KH: In a variety of AR applications we use today – whether we can call them truly AR or not – the most important factor that entertains us is their realtime-ness. We are amused when a face, an object, or space is recognised in real-time, or at a speed that we can’t perceive, and they are immediately overlayed on top of each other. The camera captures the world, behaving like real eyes. This is a bit of a hyperbole, but I sometimes feel anxious from the fear that these virtual layers or filters, which have instantaneously stuck to my face or body, will never come off. For the AR to be in ideal operation, the world, which is to be overlayed, has to be constantly mapped in the highest detail and resolution. In a way, I think this is how the world is becoming a moving image. However, I have never used VR or AR as the main body of my work. As I’ve said, VR and AR appear in my work as a tool to read this world’s various transitions, but they have never been the main ‘body’, or the medium of my work.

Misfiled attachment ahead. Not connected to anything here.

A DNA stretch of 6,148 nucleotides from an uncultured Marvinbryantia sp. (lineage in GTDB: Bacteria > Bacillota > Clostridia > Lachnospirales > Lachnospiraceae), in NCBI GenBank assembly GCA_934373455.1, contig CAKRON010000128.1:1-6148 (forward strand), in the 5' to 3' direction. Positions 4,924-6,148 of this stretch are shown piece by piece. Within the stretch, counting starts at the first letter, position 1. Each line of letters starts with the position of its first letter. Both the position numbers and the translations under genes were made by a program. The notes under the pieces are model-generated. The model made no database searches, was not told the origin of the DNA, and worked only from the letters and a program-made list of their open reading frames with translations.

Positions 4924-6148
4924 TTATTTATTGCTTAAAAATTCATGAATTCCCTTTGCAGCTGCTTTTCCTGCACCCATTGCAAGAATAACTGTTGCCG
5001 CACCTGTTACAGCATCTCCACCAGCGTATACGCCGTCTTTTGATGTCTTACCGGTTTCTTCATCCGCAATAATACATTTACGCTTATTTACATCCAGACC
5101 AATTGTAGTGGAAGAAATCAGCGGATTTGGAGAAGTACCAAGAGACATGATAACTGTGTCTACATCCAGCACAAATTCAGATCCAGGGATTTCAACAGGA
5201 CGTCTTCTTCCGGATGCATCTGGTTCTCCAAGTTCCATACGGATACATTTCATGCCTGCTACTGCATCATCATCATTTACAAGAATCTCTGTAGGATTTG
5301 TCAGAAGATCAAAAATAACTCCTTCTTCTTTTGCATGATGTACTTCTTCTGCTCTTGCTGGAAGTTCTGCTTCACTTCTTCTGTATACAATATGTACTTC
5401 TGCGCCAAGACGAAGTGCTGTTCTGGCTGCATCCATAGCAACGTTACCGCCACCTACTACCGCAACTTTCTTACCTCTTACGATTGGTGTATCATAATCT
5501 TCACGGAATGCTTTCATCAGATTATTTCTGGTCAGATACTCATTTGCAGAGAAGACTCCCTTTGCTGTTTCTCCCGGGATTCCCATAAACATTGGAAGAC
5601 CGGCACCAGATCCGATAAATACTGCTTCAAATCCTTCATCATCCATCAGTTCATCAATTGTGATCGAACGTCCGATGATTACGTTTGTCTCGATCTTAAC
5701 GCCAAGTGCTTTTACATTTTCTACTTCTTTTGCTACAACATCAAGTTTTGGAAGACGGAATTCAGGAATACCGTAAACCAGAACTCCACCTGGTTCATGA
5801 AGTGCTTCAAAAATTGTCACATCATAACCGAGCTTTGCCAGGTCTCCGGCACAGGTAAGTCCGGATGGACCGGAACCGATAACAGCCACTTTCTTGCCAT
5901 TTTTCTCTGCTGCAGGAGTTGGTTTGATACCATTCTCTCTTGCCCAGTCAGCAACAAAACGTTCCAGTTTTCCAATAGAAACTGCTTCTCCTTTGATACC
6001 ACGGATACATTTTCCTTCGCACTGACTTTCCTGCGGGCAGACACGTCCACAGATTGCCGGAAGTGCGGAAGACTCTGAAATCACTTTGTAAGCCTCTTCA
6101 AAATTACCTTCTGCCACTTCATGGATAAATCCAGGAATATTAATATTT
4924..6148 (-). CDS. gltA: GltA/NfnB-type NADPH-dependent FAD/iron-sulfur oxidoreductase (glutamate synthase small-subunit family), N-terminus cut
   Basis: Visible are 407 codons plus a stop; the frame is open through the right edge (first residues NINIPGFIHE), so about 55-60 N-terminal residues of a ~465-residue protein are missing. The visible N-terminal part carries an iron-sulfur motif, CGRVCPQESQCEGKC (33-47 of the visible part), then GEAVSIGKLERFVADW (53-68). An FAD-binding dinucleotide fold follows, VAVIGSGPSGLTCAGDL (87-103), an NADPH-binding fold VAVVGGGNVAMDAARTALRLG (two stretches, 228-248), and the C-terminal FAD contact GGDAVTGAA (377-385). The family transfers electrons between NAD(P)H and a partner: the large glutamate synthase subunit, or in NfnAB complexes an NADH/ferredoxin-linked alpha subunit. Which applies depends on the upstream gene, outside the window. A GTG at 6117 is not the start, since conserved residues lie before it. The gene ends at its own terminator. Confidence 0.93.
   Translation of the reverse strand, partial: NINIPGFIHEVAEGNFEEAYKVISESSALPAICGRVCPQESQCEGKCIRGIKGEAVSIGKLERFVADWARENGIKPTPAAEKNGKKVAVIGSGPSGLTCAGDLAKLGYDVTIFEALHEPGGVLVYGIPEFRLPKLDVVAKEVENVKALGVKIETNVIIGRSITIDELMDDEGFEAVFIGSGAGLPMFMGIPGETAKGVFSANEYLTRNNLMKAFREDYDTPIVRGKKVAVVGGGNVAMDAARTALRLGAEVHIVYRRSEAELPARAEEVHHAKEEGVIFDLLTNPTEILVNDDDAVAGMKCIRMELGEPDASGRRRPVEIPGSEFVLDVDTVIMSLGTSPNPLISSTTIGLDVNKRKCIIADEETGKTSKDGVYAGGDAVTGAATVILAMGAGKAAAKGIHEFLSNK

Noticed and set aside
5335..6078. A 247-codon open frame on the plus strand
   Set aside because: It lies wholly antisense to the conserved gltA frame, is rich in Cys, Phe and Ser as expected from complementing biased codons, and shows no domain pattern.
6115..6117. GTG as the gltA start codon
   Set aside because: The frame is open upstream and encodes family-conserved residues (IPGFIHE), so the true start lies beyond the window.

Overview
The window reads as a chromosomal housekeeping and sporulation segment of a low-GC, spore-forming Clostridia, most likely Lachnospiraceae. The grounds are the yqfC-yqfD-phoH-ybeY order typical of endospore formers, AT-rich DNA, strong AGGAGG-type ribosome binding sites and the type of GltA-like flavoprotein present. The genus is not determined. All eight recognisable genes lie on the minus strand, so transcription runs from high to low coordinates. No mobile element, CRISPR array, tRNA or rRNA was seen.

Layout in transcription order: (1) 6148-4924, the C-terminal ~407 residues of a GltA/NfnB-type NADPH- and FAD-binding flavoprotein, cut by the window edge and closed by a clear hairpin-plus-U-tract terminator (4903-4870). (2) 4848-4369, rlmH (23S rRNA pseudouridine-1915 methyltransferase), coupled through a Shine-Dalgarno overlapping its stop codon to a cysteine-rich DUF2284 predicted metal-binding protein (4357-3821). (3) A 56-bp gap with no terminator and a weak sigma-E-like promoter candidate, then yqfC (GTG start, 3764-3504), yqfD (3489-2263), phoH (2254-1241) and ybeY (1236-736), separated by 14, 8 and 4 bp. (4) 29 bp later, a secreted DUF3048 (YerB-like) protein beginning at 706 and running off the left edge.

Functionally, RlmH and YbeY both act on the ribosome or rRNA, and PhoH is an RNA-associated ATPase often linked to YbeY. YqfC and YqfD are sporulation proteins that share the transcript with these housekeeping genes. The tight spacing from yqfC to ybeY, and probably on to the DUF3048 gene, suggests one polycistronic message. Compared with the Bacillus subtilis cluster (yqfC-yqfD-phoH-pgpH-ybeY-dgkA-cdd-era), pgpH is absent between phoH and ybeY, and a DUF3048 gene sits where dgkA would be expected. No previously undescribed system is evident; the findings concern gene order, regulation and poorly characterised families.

HUO: Music also plays an important role in your films, for example I was thinking specifically about Deep in the Forking Tanks, where a group of young Mexicans are practicing K-Pop. As you may know, the Serpentine recently collaborated with BTS on a project by the artist Jakob Kudsk Steensen, curated by Ben Vickers and Kay Watson. This project comprised a large-scale projection of a virtual forest, a permanently changing simulation. On the occasion of this project, we did an interview with BTS, so I wanted to tap into this connection to K-Pop and this scene in the film. Could you speak about the significance of music and K-Pop?
KH: I never had a huge interest in K-Pop, but I could answer by explaining how I came to work with K-Pop dancers in the work itself. In 2018, I travelled to Mexico with friends and there we visited a library named La Vasconcelos in Mexico City. While I was looking around the library, I saw Mexican K-Pop fans outside practicing their dance moves, on the other side of the glass windows, using the windows like mirrors. Of course, since I was inside a library it was very quiet around me. But as I kept on staring at the dancers, I felt like I could almost hear the background music. They were dancing the choreography of a song called ‘Bad Boy’ by a girl group Red Velvet. It felt very strange, like I was connected although I was physically severed from them.